Welcome to Janome Jump Start, a Sewing Blog for Beginners!
In this new series we are going back to basics! The upcoming posts in this series will be essential for anyone new to sewing to provide you with the foundation you need to grow and expand your sewing abilities.
Topics we plan to discuss include
- Parts of the sewing machine
- How to thread the machine
- Starting to sew
- How to use the built-in needle threader
- Knowing what needles to use/thread weight
- Plus many more fun tips, suggestions, and techniques!
Already know how to sew? That’s ok too! Let Jumpstart be your refresher course. Whether you are the casual sewist looking for tips and tricks, the occasional quilter in need of a rejuvenation, or the advanced sewist in need of inspiration, this will be a great brush-up course for you, too! So, be on the lookout for posts on this fresh new monthly series!
What’s in a name?
What is the first thing that comes to mind when you see the name Janome? Many people think of sewing machines, or embroidery machines of some capacity. But, Janome means so much more than that.
To get started, let’s start with the pronunciation. Seeing as this is a blog dedicated to the basics, it helps to start from square one.
In Japanese, the word Janome (pronounced Ja-NO-me) means “eye of the snake.”
Go ahead and say it out loud. That is a word that you can say three times fast without ever getting tongue tied. Don’t believe me huh? Go ahead and try it. Easy right? Ok, now for the story behind it.
The company earned the name in the 1920s when founder Yosaku Ose, a pioneer in Japanese sewing manufacturing, replaced the traditional long shuttle type bobbin, in place of a round metal bobbin like we all know today. The Japanese thought the new round bobbin looked like a snake’s eye, and from the innovative design, a name was born.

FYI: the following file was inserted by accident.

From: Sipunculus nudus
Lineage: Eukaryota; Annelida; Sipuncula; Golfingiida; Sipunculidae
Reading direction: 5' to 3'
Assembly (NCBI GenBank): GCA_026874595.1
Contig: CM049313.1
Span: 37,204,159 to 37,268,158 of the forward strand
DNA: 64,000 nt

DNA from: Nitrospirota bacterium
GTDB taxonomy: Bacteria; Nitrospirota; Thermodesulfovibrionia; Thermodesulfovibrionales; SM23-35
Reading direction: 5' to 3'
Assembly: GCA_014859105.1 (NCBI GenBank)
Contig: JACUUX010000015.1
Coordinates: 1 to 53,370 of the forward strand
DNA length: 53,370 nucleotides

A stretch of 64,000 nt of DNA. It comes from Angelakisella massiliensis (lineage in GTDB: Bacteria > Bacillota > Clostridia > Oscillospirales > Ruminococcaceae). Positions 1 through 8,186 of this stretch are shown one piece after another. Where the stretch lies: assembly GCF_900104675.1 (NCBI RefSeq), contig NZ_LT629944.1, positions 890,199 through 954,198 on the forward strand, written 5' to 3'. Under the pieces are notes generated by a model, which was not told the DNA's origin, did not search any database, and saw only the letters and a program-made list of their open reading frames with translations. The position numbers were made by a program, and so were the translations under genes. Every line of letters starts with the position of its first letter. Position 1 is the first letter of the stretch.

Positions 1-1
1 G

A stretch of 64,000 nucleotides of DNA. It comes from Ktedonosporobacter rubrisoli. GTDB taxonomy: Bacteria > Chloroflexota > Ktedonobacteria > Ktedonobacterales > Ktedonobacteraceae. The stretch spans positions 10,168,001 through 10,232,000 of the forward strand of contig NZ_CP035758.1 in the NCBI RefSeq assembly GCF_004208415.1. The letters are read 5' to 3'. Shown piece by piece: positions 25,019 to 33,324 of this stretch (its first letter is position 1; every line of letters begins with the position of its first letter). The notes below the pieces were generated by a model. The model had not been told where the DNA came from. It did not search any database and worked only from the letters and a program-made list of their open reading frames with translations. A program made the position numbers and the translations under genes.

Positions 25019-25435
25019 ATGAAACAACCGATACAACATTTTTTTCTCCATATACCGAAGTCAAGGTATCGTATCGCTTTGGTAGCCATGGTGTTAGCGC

So, now you know how to pronounce the name, and what it means, go ahead and help spread the word. #janomejumpstart
While the majority of the machines used today are Drop-in Bobbin Style, meaning they no longer require a bobbin case at all, it’s amazing to see how far sewing machines have come.
Beginnings of a legacy
To give a brief history lesson, Janome was the first to develop a programmable computerized sewing machine for home use, the Memory 7 in 1979, and one of the world’s first professional style home-use embroidery machines, the Memory Craft 8000. Janome technology made users’ dreams come true and opened up a new sewing machine market in hobby use. Today we continue to offer new and exciting products for the home market.
We are now proudly celebrating 100 Years! A Century of supporting Creativity and Sewing Innovation!
Click on the link for the full company history. 100 year History
Quality Reliability Ease of Use : These are the 3 factors that go into the development of every machine we carry.
We hope you will come back for more Janome tips in the future. We will leave you with a quote from our CEO.
“We know the most important thing about our products is not the machines themselves, but what you create with them. The better your tools, the more inventive, artistic and pleasurable your sewing experience will be. That’s why we design our machines for performance, but also for comfort, quality, and intuitive ease of operation.”Sean Seki
President CEO, Janome North America
Want to know how to find Jump Start posts in the future? Simply subscribe to the Janome Life Page at the link below. You’ll be alerted every time a new post is published!
Cool! I had known Janome meant snake’s eye, but not how that became the name… Thanks!
HI Sarah! Isn’t it cool to learn more about the history, especially in this 100th anniversary year?! Janome Jump Start will be a great resource of all sorts of information! Thank you for sharing the Janome Love!